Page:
From WikiProjectMed
Jump to navigation Jump to search
Trade namesNalfon, others
  • 2-(3-phenoxyphenyl)propanoic acid
Clinical data
Drug classNonsteroidal anti-inflammatory drug (NSAID)[1]
Main usesPain inflammation[1]
Side effectsHeart burn, nausea, headache, dizziness, anxiety, swelling[1]
  • US: D (Evidence of risk)
  • C
Routes of
By mouth
Onset of actionWithin 30 min[1]
Duration of actionUp to 6 hrs[1]
Typical dose200 to 600 mg QID[1]
External links
US NLMFenoprofen
Legal status
MetabolismMajor urinary metabolites are fenoprofen glucuronide and 4′-hydroxyfenoprofen glucuronide.
Elimination half-life3 hours
ExcretionKidney (~90%)
Chemical and physical data
Molar mass242.274 g·mol−1
3D model (JSmol)
  • O=C(O)C(c2cc(Oc1ccccc1)ccc2)C
  • InChI=1S/C15H14O3/c1-11(15(16)17)12-6-5-9-14(10-12)18-13-7-3-2-4-8-13/h2-11H,1H3,(H,16,17) checkY

Fenoprofen, sold under the brand name Nalfon among others, is a nonsteroidal anti-inflammatory drug (NSAID) used to treat mild to moderate pain and inflammation.[1] This may include in rheumatoid arthritis, gout, and osteoarthritis.[1] It is taken by mouth.[1] Onsets is within 30 minutes and last up to 6 hours.[1]

Common side effects include heart burn, nausea, headache, dizziness, anxiety, and swelling.[1] Other side effects may include liver problems, Stevens-Johnson syndrome, anaphylaxis, kidney problems, heart failure, stomach bleeding, heart attack, and high blood pressure.[1] Use in the later part of pregnancy may harm the baby.[1] It works by blocking COX1 and COX2.[1]

Fenoprofen was approved for medical use in the United States in 1976.[1] It is available as a generic medication.[2] In the United States 30 tablets of 600 mg cost about 30 USD as of 2021.[2] It is not available in the United Kingdom as of 2021.[3]

Medical uses


It is taken at a dose of 200 mg to 600 mg three to four times per day.[1] The maximum dose is 3,200 mg a day.[1]


History of significantly impaired renal function; patients with known hypersensitivity to any component of the product; patients who have experienced asthma, urticaria, or allergic-type reactions after taking aspirin or other NSAIDs; treatment of perioperative pain in the setting of coronary artery bypass graft (CABG) surgery.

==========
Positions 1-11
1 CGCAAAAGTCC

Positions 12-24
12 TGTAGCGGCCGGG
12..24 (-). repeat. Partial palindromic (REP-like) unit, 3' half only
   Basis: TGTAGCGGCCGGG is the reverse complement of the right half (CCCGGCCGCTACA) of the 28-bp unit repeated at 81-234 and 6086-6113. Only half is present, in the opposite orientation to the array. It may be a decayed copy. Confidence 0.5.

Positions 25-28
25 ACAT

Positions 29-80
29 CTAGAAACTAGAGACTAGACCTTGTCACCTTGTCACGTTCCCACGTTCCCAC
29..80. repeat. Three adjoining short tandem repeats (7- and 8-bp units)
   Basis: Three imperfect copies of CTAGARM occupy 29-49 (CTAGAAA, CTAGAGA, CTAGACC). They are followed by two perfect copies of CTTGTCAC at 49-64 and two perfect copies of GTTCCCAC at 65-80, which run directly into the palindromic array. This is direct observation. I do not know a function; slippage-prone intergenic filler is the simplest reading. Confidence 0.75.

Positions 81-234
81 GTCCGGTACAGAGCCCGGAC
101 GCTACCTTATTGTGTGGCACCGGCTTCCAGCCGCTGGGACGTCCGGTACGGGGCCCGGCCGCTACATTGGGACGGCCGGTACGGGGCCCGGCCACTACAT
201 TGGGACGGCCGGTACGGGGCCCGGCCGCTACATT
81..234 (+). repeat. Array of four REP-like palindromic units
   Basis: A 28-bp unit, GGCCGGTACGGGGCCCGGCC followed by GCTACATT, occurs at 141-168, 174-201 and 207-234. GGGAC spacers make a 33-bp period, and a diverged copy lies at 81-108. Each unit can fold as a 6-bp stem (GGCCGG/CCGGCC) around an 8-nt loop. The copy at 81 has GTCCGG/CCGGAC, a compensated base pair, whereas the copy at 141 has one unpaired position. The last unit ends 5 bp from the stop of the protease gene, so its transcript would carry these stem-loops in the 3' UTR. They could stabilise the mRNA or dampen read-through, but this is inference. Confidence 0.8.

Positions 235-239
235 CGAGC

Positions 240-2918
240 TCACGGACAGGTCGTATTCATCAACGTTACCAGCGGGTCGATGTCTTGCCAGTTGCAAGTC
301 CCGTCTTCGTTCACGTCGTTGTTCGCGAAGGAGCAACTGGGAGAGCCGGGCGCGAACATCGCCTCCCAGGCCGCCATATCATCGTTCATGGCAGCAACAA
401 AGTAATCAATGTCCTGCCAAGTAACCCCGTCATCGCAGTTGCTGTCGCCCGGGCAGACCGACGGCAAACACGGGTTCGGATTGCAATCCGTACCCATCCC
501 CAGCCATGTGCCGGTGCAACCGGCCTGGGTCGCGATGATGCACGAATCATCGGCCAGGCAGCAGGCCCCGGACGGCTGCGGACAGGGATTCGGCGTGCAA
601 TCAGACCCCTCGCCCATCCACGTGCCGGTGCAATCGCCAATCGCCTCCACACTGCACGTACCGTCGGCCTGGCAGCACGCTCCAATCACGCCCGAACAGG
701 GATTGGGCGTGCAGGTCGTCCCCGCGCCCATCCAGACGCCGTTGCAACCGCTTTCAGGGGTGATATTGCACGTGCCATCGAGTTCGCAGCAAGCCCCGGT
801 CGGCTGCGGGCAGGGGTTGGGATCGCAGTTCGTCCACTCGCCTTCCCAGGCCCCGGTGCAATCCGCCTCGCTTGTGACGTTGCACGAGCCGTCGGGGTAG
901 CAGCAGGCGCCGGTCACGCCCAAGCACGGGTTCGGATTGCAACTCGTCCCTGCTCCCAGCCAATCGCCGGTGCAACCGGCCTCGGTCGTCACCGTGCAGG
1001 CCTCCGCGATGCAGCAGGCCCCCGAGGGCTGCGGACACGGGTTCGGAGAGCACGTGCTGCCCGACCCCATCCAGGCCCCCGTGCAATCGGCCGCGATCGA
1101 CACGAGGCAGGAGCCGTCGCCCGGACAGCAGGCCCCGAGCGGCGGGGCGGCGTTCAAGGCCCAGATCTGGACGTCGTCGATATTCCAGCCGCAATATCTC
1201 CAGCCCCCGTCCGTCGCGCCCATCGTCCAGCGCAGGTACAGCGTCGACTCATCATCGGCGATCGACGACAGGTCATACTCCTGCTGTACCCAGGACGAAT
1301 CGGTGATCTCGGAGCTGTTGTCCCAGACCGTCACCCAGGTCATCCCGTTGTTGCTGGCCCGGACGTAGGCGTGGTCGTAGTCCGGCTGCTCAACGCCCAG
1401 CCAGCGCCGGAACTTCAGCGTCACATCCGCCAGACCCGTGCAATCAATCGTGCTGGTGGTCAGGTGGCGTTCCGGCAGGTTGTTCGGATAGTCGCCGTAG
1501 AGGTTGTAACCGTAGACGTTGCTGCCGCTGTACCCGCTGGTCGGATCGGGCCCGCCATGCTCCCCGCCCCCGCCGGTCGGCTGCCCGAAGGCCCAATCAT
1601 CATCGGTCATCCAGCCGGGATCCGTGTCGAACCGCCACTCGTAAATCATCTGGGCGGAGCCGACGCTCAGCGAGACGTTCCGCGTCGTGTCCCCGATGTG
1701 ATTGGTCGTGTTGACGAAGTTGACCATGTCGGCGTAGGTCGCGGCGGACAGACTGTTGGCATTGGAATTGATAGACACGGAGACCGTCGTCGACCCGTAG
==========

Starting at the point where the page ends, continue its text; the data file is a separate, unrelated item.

Side effects

In October 2020, the U.S. Food and Drug Administration (FDA) required the drug label to be updated for all nonsteroidal anti-inflammatory medications to describe the risk of kidney problems in unborn babies that result in low amniotic fluid.[4][5] They recommend avoiding NSAIDs in pregnant women at 20 weeks or later in pregnancy.[4][5]


Laboratory test

False elevation in free and total serum T3 as measured by Amerlex-M kit.


Decreases inflammation, pain, and fever, probably through inhibition of cyclooxygenase (COX-2 inhibitor) activity and prostaglandin synthesis.

Society and culture


The cost of this medication in the U.S. for $290 (USD) for 90 capsules (400 mg) [6]

Brand names


  1. 1.00 1.01 1.02 1.03 1.04 1.05 1.06 1.07 1.08 1.09 1.10 1.11 1.12 1.13 1.14 1.15 1.16 "Fenoprofen Monograph for Professionals". Drugs.com. Retrieved 10 December 2021.
  2. 2.0 2.1 "Fenoprofen Prices, Coupons & Savings Tips - GoodRx". GoodRx. Retrieved 10 December 2021.
  3. "Fenoprofen tablets for pain and inflammation". patient.info. Retrieved 10 December 2021.
  4. 4.0 4.1 "FDA Warns that Using a Type of Pain and Fever Medication in Second Half of Pregnancy Could Lead to Complications". U.S. Food and Drug Administration (FDA) (Press release). 15 October 2020. Retrieved 15 October 2020. Public Domain This article incorporates text from this source, which is in the public domain.
  5. 5.0 5.1 "NSAIDs may cause rare kidney problems in unborn babies". U.S. Food and Drug Administration. 21 July 2017. Retrieved 15 October 2020. Public Domain This article incorporates text from this source, which is in the public domain.
  6. "Fenoprofen Prices, Coupons & Patient Assistance Programs". Drugs.com. Retrieved 30 March 2021.

External links